With China certifying its RX1E two-seat electric trainer recently, Germany beats the rest of the world to electric rotary-wing certification with its provisional certificate for the VC200 Volocopter as an ultralight aircraft – certificate number VVZ, registration D-MYVC. This will allow the German Ultralight Flight Association (DULV) to continue testing the vehicle, a program in place since 2013. Testing has been done on behalf of the Federal Ministry of Transport and Digital Infrastructure – a telling name for the organization since the German government feels a strong digital infrastructure is necessary to efficient operation of all transportation.
Further testing will lead to certification of the VC200 as an ultralight prototype and, following successful completion of testing, to series production.
Volocopter’s 18 lifting rotors, each powered by a small outrunner motor, require 45 kilowatts to hover, “depending on the air pressure / temperature,” according to e-Volo GmbH. Multiply redundant systems ensure stability, “even if parts of the system were to fail,” a principle employed “in all system components that are necessary for safe flights.” Since all propellers are fixed-pitch units, rotation speed of each motor produces whatever differential thrust occurs.
Control comes from a single joystick, much like that used in computer games. Considering that future pilots will probably have a great deal of experience with such controls, this seems like a good approach to make flight controls almost intuitive. Whether people will flock to aerial commuters that allow personal control, or will choose automated flight as promised by a similar vehicle, the eHang 184, remains to be seen. Each will probably have its adherents: control freaks happy to guide their own aerial destinies and those who overcome their anxiety about being airborne also overcoming their anxiety about trusting an invisible pilot to get them safely to their destination.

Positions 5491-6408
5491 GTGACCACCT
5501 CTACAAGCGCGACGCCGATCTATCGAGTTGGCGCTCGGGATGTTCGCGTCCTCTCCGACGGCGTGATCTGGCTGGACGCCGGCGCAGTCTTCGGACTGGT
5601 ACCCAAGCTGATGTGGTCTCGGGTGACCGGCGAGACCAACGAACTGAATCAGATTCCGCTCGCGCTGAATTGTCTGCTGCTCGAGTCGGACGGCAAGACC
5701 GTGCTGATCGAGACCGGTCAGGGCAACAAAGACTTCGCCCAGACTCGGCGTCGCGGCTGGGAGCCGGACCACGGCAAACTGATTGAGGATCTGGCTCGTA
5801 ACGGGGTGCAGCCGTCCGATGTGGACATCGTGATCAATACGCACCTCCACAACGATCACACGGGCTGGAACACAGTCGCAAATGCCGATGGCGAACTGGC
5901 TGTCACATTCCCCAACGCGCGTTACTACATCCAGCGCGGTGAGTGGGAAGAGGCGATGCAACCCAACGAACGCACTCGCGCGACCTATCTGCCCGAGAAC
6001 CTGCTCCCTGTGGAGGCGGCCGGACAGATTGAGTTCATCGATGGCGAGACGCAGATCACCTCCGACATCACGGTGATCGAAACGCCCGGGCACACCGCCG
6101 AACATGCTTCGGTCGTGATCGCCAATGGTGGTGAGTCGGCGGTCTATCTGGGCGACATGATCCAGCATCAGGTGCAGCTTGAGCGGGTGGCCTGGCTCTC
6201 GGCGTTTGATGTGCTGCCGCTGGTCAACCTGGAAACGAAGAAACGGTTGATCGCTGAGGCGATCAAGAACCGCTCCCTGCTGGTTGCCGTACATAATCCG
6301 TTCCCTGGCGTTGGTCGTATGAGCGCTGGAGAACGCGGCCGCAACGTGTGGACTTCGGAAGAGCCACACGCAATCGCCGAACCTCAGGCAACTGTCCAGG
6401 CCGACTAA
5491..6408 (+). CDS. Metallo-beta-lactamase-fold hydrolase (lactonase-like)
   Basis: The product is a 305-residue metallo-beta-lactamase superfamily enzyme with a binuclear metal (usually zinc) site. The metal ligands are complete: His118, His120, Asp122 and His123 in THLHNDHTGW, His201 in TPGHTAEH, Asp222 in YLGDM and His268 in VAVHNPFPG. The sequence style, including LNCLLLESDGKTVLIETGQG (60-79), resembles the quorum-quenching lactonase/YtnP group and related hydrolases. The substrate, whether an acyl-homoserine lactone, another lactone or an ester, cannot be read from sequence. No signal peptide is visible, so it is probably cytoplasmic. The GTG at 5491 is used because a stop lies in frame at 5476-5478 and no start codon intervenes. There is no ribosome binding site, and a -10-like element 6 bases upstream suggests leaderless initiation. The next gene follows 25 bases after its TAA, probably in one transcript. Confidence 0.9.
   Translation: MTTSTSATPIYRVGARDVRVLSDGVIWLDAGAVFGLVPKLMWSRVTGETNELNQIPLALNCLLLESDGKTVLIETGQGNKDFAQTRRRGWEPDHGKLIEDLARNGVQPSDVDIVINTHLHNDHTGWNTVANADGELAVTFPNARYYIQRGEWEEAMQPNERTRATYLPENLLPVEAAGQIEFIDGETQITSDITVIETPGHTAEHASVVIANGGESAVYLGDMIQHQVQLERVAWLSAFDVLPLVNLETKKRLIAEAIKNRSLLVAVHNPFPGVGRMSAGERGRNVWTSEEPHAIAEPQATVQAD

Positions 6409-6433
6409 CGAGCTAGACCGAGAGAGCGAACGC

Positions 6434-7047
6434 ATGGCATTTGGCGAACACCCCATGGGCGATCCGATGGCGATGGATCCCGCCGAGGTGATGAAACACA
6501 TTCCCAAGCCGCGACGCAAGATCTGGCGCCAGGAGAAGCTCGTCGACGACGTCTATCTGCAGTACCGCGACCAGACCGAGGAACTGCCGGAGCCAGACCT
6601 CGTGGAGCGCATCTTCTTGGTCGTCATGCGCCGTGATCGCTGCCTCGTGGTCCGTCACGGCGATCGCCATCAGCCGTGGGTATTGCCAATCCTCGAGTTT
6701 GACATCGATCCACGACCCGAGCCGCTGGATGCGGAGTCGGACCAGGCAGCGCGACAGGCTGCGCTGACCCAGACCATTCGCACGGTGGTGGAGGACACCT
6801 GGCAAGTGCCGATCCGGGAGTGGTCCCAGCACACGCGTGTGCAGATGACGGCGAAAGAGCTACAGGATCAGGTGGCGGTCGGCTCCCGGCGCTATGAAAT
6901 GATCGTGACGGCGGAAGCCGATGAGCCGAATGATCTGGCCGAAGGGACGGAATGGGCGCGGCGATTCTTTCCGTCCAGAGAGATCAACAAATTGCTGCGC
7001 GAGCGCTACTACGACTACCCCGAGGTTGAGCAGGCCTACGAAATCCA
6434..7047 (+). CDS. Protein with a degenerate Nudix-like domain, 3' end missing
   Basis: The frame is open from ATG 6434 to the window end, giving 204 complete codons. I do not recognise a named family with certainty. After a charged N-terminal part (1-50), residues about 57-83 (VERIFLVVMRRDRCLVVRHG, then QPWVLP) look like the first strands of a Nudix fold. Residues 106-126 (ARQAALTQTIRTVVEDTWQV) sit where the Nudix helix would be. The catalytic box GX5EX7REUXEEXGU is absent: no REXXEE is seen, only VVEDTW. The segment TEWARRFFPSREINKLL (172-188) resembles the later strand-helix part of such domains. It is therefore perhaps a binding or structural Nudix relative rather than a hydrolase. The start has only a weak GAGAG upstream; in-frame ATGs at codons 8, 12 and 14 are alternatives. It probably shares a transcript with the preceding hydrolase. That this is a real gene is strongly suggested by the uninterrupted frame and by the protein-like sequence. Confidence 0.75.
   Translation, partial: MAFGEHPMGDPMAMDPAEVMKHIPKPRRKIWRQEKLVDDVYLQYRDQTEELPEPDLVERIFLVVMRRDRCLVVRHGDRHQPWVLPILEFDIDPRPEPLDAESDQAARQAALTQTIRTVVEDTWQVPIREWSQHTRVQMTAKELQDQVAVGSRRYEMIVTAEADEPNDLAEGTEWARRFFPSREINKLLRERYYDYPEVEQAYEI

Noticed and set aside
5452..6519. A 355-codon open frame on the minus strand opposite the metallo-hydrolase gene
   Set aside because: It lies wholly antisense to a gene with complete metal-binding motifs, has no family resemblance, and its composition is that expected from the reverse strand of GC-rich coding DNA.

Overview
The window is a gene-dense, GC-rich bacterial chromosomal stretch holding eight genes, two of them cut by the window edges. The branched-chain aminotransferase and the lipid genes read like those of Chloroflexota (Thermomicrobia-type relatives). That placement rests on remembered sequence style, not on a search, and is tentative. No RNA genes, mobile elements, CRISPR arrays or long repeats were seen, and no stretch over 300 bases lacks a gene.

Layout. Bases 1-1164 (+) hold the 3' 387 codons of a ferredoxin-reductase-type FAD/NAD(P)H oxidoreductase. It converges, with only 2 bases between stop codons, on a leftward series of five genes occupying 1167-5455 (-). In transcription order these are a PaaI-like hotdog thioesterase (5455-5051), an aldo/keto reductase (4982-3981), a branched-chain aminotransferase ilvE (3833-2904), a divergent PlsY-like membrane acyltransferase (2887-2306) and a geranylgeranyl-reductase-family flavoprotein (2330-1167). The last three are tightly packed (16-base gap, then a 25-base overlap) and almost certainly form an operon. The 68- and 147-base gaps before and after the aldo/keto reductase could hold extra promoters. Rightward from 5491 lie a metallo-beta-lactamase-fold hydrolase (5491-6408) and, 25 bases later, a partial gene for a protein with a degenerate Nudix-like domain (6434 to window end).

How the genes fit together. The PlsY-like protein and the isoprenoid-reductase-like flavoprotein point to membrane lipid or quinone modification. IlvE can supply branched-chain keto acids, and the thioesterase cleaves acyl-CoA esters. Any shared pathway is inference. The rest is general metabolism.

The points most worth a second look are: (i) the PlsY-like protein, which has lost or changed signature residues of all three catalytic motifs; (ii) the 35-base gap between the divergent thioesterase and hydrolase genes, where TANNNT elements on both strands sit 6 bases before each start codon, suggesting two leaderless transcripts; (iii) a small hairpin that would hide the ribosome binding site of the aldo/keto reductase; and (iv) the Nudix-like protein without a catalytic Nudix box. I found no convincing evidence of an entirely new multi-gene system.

Much of the testing on the VC200 was done with the craft unoccupied, over 100 flights made to have the aircraft certified for unmanned flights. “With professional remote control,” the e-volo team was able “to conduct stress tests on the entire system, its different modules, and the individual components.” This included switching off motors, disconnecting some batteries or flight control electronics – even feeding wrong information to the system from “defective” sensors. All the real and simulated issues were dealt with successfully. Other sources of mayhem, such as turbulent weather, did not seem to faze the machine.
Jörg Seewald, the association’s representative for the test program, along with e-volo’s team, were “extremely impressed” by test outcomes. The VC200 was apparently able to compensate for the loss of rotors and was able to stabilize itself in turbulence without a pilot’s intervention, good news for future white-knuckle or possible ham-handed fliers.
Several elements in the design of the aircraft help to alleviate squeezing the controls too much. E-volo explains the safety factors in the system. “The flight control system comprises… several completely independent units. Each flight control unit contains a complete set of positioning sensors that consist of pressure gauges, gyroscopes, accelerometers, and magnetometers for all three spatial axes. Theoretically, each of the flight control units can control the VC200 independently. The Volocopter is operated with one hand using a joystick. The pilot intuitively controls all flight axes through rotational movements of the joystick’s axis. Rising and falling commands are given through an altitude control thumb button. In order to land, the pilot only needs to press and hold the button down until the Volocopter is on the ground. Once it nears the ground, the control system automatically slows down the Volocopter to ensure a gentle landing.”
Subsequent manned test flights were held in three phases, the first done at low altitudes and maximum flight speeds of 25 kilometers per hour (15.5 mph). The second phase emphasized flight maneuvers with flight speeds up to 50 kilometers per hour (31 mph) “at an average altitude.” The third was designed to validate the system at higher altitudes with speed up to 100 kilometers per hour (62 mph). (See update below.)
As seen in the video above, e-volo plans on expanding their product line in manned and unmanned flight.
Update: Kathrin Mohr of Volocopter notes that earlier translations of the German press release may have given the impression that piloted test flights had already taken place. The corrected language follows:
“The manned test flights are planned in three phases. In the first phase, the test flights will be at low altitudes and restricted to a maximum flight speed of 25 km/h. In the second phase, the emphasis will be on flight maneuvers with a flight speed of up to 50 km/h at an average altitude. The third phase is aimed to validate the system at higher altitudes and in the full speed range of the VC200 (up to 100 km/h).”